At the beginning of this school year, one of my best friends told me that she was depressed. She felt a growing sense of unworthiness and struggled to feel joyful when she did things that normally made her happy. Having little motivation to do much of anything, she feared she would not be able to enjoy her senior year. She had become angry with God for allowing her to feel this way. There was a defeated tone in her voice as she disclosed how she was feeling to me. She has lived with depression and anxiety for some time now and she was frustrated to have to go through it again. My heart ached for her, wishing that I could confer on her some of my own happiness and relieve her of the darkness that seemed to be closing in.
I expressed how much I wished I could make her feel better and lift her burden. I recommended that she return to seeing the counselor she had seen before when she felt this way. I asked if she was eating and sleeping well and whether she was exercising regularly. All of these things she appreciated, but I sensed that there was some lingering anxiety that I wasn’t addressing. Eventually she asked me the million-dollar question: “Libbie, I don’t understand why God made me this way. What did I do to deserve this suffering? Does it mean anything?”
I didn’t know how to answer her. The mystery of suffering does not have a quick, easy answer. In his apostolic letter on suffering, Salvifici Doloris, Pope Saint John Paul II recognizes that there is a limit to how well we can explain suffering: “Suffering... always remains a mystery: We are conscious of the insufficiency and inadequacy of our explanations” (SD 13). Suffering is a mystery because it is humanly impossible to fully grasp its meaning. Still, there are some explanations that may help when one is suffering.
When I struggle to explain to myself why people around me are suffering, I look to the Cross. On the Cross, Jesus Christ experienced human suffering. He experienced the most painful kind of human suffering: feeling utterly cut off from the love of God. I like to meditate on that when I feel as though there is no good reason why someone I love suffers. Jesus Christ, as the second person of the Trinity, knows what it is like to feel completely rejected from the love of God. That is to say, God knows what it is like to feel outside of the love of God. There is some consolation and peace in that, at least for me. There is some sanctification of suffering if it has been experienced by God. If the redemption of the world occurred through suffering, there must be some value in it: “The mystery of the Redemption of the world is in an amazing way rooted in suffering, and this suffering in turn finds in the mystery of the Redemption its supreme and surest point of reference” (SD 31).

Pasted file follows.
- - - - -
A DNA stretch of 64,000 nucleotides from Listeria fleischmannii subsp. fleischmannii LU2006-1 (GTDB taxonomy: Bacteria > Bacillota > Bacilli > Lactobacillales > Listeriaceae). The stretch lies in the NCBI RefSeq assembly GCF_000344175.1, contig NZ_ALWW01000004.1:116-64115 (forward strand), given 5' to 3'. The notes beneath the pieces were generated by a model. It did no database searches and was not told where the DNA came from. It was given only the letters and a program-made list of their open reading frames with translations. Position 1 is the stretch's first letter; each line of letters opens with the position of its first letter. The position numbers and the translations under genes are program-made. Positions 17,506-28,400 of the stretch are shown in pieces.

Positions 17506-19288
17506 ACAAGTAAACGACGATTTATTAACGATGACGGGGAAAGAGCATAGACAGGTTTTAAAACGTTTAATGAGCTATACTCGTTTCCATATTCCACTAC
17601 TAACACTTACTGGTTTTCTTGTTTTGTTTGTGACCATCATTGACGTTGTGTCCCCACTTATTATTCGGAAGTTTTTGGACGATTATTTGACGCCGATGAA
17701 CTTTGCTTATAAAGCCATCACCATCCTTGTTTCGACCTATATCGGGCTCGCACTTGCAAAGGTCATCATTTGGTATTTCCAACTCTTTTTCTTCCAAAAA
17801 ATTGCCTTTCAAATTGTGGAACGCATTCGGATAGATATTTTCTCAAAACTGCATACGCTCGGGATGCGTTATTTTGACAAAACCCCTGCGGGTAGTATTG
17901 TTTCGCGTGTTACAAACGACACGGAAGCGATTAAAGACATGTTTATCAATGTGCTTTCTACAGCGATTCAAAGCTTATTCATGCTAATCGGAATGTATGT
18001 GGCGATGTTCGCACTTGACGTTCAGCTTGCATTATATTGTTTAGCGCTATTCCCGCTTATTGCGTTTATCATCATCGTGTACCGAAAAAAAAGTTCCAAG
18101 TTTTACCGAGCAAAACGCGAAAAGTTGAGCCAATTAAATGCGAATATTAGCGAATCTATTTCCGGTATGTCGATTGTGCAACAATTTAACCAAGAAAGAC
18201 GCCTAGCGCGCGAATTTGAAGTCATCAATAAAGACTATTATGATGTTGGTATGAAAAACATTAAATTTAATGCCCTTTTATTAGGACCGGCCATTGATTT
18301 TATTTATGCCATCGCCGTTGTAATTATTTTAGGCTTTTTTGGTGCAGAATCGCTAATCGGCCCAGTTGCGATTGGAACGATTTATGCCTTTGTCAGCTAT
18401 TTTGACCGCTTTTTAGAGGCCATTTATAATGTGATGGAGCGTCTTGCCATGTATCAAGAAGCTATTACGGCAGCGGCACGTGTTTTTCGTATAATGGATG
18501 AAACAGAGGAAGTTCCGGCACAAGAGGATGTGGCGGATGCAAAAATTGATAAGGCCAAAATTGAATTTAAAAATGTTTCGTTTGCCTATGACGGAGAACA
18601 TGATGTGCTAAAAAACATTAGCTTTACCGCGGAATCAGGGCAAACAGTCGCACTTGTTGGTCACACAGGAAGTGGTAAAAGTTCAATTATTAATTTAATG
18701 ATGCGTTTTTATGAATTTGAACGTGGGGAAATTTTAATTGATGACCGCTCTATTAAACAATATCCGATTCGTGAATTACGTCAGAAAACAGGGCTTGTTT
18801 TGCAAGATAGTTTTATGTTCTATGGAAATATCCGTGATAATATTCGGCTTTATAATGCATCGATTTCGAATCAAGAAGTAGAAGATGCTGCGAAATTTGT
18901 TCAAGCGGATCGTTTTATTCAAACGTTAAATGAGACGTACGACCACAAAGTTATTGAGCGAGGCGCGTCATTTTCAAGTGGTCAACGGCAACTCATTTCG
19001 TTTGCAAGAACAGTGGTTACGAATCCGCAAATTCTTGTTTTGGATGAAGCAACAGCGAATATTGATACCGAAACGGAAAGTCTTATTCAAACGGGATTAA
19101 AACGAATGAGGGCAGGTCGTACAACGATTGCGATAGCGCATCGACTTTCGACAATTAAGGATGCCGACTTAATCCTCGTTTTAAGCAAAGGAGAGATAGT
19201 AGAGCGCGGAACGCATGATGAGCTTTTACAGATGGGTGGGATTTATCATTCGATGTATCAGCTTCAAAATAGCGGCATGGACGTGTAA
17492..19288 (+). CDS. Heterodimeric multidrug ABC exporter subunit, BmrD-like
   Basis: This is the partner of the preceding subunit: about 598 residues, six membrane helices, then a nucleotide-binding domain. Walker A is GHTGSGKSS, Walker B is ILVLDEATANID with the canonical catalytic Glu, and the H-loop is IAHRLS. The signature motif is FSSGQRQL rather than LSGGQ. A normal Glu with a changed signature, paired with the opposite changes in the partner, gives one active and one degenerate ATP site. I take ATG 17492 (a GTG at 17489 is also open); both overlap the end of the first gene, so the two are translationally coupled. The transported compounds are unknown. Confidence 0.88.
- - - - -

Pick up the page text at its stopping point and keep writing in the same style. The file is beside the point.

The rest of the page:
There is one other explanation that helps me. I have often observed that people who have undergone profound suffering are sometimes the most compassionate, joyful, loving individuals. To be fair, I am fully aware that suffering often makes people harder, not softer, but in my experience, the latter is more apparent. I look at people who have experienced things too horrible for me to imagine and wonder how they can smile so wide or love so deeply. Salvifici Doloris says that suffering is “present in order to unleash love in the human person” (SD 29). It is precisely because of their suffering that these people have such an enormous capacity to love. I find it paradoxical that the very people who have been so broken in suffering know how to love so well.
For a while, I’ve held the belief that many of the important things in life are inherently paradoxical. It is in giving that we receive, loving that we are loved, dying that we are restored to eternal life. And so I believe it is with the mystery of suffering. In feeling incredibly unloved and unworthy, it opens you up to love more than you ever could have before.
When my friend asked me that question, I thought of a passage from Khalil Gibran’s The Prophet. He writes that, “Your joy is your sorrow unmasked. / And the selfsame well from which your laughter rises was oftentimes filled with your tears. / And how else can it be? / The deeper that sorrow carves into your being, the more joy you can contain” (29). I explained this passage to my friend, hoping that it would make some sense. As her depression has carved into her more deeply, so too has she filled up the empty space that remains with more love.
I don’t have a good answer to the problem of suffering. It doesn’t make sense. All I know is how important it is to simply walk with people when they suffer, knowing that while there may not be any way to lift their burden, you can always just love them. The next time someone you love is suffering, just be with them. Accompanying another person in their suffering is one of the most beautiful things you can do. I’m not saying I’m great at it; I’m saying that we’re all humans trying to make sense of things that don’t make sense to us and sometimes it’s best to just be. It’s okay to rest in the uncomfortable paradox.